loading

This instructable was created in fulfillment of the project requirement of the Makecourse at the University of South Florida (www.makecourse.com). In this Project I created a capacitor than can be varied depending on the position of a servo motor controlled by a potentiometer. A capacitor is a common passive element that is found in electrical systems. It has many uses and applications that can be applied to all sorts of circuits. The capacitance is varied based on how much area of the rotor plates is under the stator plates. The less area under the stator the less capacitance.

Step 1: Create and Print Out Your Parts Needed.

The very first step in this instructable requires the necessary parts for the stator, plates and stem. In my case, I designed the parts on autodesk inventor and later 3-D printed them out. When designing your parts, you must first consider the Stator( The object on the right in the picture depicted above). This will be the base of all the other measurements that you decide on. The stator consists of a block with multiple rectangular prisms cut into it. These prisms need to be able to fit the plates( object on the left) in between them with a very small distance( 1 mm) on both sides between the plates and the rotor. When designing how wide and deep the area of the plates and rotor is depends on the max capacitance desired. The more area of the plates the higher the capacitance can be. My plates were designed to be semi-circles with a diameter of 2.54 cm. The number of plates and rectangular prisms cut into the stator also increases the capacitance. Finally a stem need to be designed to hold the plates as depicted above. I used a simple cork and hole technique but other options such as screws and glue exist.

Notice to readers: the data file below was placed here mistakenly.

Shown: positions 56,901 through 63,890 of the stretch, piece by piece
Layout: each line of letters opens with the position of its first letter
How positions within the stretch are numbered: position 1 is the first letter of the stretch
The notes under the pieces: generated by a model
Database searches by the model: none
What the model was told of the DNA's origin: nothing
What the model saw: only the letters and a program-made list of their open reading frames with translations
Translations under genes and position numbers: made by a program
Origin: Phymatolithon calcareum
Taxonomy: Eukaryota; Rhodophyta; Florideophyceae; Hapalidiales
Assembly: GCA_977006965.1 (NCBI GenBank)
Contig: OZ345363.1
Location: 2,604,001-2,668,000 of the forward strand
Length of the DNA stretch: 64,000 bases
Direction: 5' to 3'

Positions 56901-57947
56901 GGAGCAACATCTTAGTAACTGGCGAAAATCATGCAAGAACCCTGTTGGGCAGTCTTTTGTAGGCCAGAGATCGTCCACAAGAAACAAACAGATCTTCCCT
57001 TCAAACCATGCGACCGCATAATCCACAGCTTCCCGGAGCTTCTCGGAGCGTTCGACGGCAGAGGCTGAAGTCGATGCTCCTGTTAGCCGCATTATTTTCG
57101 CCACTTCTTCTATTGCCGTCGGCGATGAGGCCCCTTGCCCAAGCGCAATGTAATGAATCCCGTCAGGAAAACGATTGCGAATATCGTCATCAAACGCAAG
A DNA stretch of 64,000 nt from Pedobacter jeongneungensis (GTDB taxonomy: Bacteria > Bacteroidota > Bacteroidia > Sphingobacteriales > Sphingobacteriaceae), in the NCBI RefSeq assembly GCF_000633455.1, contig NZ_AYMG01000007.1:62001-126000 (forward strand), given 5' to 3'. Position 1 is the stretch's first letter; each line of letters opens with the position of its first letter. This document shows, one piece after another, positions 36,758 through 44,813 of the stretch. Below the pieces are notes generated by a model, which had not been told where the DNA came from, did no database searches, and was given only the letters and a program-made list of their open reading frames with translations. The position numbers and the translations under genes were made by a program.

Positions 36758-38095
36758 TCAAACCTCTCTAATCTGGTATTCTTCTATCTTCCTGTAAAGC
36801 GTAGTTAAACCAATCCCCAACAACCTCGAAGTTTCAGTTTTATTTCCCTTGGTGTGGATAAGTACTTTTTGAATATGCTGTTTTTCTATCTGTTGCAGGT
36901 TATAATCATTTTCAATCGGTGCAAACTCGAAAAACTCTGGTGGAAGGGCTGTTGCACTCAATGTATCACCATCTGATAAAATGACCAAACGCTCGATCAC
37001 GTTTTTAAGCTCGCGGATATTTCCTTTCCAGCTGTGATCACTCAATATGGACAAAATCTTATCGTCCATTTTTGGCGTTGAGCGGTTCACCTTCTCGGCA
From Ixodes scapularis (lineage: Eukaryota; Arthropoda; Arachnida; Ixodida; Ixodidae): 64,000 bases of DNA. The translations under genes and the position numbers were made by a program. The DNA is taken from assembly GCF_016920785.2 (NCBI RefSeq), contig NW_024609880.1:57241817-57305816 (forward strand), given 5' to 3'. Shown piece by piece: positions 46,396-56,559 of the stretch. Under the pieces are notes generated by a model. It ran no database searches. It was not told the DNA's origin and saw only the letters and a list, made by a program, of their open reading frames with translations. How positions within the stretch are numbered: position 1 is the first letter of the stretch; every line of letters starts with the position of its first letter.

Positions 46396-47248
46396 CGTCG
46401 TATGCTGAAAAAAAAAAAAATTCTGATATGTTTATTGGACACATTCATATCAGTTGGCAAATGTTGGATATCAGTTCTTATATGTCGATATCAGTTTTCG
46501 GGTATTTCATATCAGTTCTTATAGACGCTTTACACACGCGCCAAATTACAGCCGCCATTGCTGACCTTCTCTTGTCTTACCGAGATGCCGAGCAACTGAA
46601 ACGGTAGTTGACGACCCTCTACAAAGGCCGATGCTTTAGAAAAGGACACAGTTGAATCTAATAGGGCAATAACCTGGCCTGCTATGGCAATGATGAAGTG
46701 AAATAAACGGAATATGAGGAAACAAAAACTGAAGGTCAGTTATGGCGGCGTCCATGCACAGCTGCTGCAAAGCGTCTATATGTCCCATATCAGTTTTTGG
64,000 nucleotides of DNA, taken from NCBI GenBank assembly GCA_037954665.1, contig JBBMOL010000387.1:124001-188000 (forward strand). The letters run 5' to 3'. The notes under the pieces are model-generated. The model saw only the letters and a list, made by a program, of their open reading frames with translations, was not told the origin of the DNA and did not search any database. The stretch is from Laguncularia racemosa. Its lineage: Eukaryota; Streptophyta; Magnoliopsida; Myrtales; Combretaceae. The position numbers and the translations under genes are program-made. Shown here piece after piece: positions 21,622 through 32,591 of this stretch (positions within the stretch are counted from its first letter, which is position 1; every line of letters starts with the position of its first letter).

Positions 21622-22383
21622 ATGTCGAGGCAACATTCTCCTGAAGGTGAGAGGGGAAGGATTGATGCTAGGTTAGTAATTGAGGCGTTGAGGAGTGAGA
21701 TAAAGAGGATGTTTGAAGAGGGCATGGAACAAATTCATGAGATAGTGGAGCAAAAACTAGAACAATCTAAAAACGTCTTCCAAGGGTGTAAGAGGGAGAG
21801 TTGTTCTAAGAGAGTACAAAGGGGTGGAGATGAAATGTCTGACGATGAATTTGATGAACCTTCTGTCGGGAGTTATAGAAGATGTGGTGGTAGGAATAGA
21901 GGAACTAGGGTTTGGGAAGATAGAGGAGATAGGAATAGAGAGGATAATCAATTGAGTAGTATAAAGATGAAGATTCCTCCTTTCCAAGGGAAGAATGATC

Step 2: Create a Conductive Surface

In order for any charges to build up in a capacitor there needs to be a conductive surface. The plastic of the 3-D printer will not cut it. The best way to go about this is to go acquire some foil tape and packing tape from a nearby hardware store. The foil tape is used for insulation duct work so it is bound to be there. Now once you have acquired the materials, tape the foil tape on both sides of the plates so that they have at least a little contact between each other. Then place a layer of packing tape over both side of the foil tape. The packing tape allows the plates to touch the stator without shorting out. Next we will perform the same steps on the stator that we just did on the plates. The only difference is this time we will not use the packing tape as it is not needed. Be extra careful to make sure that the surfaces are smooth to avoid any friction between the plates and the stator. Once you add the foil and packing tape, connect your plates to the stem and slide the plates into your stator. This gives you a working capacitor if you just wanted to connect some lead on the top and bottom plates of the stator.

Step 3: Setting Up the Electrical Circuit